Originally posted by Paul
What's that all about then? Don't views offer the same thing
I think so; but this is more of an integrated "no work on my end" sort of gig I think:
Row-Level Access Control
Data is becoming an increasingly valuable commodity in our economy. Protecting data at the table level isn't always enough. Fortunately ASE 12.5 now supports security mechanisms associated with the data stored. It provides a finer granularity of access control the allows users to retrieve only portions of a table based on who the user is. The solution is completely contained within the server, so it is unnecessary to write any filtering code at the application level to use this row-based security.
The solution involves creation of an access rule by the user or application. This rule is bound to a data type, which when used as a column type, applies the rule to all operations on the table containing the column. This storage level security is not limited to a specific SQL table, but can be applied to all tables using the data type. In addition, default rules can be described for server-wide enforcement.
So, it is sort of like an updateable view except it limits you to specific rows no matter what the query is. I guess that allows you to do something like this:
SELECT * FROM user;
and depending on the user it will give you certain rows. e.g. an admin would see all users, moderators would see everyone but admins..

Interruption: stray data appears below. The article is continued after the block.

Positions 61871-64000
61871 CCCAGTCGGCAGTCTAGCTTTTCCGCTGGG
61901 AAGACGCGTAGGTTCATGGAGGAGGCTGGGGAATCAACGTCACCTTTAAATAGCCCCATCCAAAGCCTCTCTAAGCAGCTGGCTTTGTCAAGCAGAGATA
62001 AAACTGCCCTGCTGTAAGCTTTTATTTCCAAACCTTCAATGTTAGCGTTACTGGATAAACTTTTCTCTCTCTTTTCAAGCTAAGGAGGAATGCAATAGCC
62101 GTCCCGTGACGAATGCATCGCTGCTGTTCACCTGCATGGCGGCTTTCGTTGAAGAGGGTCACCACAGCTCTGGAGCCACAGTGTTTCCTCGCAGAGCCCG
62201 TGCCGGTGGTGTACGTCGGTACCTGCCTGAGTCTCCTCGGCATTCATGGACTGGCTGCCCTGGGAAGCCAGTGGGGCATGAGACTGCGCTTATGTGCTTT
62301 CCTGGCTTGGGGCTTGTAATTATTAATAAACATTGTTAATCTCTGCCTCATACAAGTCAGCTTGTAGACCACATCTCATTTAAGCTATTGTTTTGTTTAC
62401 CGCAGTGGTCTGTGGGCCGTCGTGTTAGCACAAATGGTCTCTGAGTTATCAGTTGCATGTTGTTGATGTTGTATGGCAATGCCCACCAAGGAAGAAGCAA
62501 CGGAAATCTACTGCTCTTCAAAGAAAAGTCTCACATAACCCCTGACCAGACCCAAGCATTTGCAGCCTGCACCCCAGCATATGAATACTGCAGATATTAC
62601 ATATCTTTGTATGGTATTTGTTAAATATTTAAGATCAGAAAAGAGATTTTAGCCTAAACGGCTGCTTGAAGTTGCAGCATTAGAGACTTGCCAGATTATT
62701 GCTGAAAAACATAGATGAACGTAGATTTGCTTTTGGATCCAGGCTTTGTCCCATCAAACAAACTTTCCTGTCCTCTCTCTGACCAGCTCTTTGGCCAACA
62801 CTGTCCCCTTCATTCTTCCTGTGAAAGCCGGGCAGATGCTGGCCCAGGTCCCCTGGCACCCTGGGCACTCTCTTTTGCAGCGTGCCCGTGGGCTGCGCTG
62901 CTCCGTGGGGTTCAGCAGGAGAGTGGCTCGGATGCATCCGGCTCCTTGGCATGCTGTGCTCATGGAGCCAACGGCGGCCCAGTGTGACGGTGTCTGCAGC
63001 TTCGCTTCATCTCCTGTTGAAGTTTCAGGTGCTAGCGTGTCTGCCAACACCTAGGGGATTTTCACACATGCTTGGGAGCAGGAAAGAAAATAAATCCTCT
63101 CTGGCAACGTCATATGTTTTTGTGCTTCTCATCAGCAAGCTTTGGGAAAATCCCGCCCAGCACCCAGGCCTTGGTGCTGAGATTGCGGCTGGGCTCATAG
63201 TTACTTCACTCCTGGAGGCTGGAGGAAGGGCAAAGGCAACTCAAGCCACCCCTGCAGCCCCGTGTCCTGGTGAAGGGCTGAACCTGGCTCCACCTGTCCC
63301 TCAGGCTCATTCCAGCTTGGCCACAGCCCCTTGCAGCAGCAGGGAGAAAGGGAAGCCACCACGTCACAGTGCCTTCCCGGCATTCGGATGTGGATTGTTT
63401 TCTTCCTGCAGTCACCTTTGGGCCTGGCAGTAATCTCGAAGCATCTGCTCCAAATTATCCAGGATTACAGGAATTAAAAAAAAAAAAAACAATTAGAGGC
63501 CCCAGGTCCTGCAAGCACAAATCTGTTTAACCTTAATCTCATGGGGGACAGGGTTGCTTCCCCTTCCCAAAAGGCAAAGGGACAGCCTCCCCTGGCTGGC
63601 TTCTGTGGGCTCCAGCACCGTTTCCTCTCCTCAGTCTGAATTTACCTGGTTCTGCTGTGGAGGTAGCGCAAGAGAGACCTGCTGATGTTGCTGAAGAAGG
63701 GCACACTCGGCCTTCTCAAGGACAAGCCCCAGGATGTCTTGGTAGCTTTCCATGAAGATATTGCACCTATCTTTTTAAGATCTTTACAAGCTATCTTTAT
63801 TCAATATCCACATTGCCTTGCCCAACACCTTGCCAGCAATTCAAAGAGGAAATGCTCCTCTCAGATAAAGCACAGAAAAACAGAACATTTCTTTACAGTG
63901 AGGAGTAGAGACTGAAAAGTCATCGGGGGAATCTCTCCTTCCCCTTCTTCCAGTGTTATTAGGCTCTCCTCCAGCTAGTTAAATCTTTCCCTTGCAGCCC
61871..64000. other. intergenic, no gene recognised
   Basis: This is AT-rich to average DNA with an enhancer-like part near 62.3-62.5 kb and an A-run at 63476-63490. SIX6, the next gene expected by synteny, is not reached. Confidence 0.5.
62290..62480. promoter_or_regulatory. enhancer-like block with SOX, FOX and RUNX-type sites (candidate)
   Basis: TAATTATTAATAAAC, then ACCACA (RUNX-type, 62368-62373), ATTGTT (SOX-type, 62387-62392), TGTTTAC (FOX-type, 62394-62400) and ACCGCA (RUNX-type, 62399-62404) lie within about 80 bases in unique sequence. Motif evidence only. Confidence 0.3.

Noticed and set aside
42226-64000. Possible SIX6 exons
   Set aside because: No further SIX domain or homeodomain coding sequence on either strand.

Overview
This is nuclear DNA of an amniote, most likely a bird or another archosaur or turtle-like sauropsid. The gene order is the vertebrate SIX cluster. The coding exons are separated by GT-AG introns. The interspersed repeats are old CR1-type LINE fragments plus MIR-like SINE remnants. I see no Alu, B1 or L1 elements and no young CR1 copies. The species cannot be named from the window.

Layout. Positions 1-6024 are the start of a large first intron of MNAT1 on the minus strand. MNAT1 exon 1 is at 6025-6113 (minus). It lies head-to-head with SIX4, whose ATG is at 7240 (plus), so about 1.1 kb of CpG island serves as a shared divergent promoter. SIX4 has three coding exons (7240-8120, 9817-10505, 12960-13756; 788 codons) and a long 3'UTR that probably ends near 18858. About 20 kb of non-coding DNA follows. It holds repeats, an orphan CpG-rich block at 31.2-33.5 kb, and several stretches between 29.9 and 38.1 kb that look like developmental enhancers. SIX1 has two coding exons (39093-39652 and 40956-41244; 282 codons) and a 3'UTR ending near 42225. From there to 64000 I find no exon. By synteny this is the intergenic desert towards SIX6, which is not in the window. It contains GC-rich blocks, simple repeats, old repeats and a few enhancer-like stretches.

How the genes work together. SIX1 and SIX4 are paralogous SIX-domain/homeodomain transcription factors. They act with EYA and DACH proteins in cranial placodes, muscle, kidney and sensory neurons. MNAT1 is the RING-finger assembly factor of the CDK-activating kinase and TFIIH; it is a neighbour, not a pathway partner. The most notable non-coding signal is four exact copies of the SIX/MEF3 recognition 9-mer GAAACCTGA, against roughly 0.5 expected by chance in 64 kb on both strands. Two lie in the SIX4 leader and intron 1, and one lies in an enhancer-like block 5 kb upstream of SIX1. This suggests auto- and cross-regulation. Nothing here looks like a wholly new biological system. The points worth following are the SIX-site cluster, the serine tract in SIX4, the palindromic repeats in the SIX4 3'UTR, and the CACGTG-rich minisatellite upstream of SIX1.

That's a bad example but you get my drift. I guess it's a time-saver when you don't want to write customized views based upon the user. For a web-app like this where you have a single login (e.g. webuser) there's no real need for this but in an enterprise situation you can say 'ok DBA has access to everything', 'managers have access to XYZ rows', etc. That could provide useful; I know where I work we all have unfettered access to everything but if we had contractors all we would have to do is assign them to the 'restricted' group who has access to table XYZ but not 'special' rows.
I’m trying to think of how Oracle would do it; since you have a tablespace per user you can set up a view for the users table and assign it to the usergroup. I’m not sure what would be easier;
CREATE VIEW user
SELECT * FROM user WHERE usergroup != ‘ADMIN’
Bind to user/group.
CREATE RULE user
DISALOW FROM user WHERE usergroup = ‘ADMIN’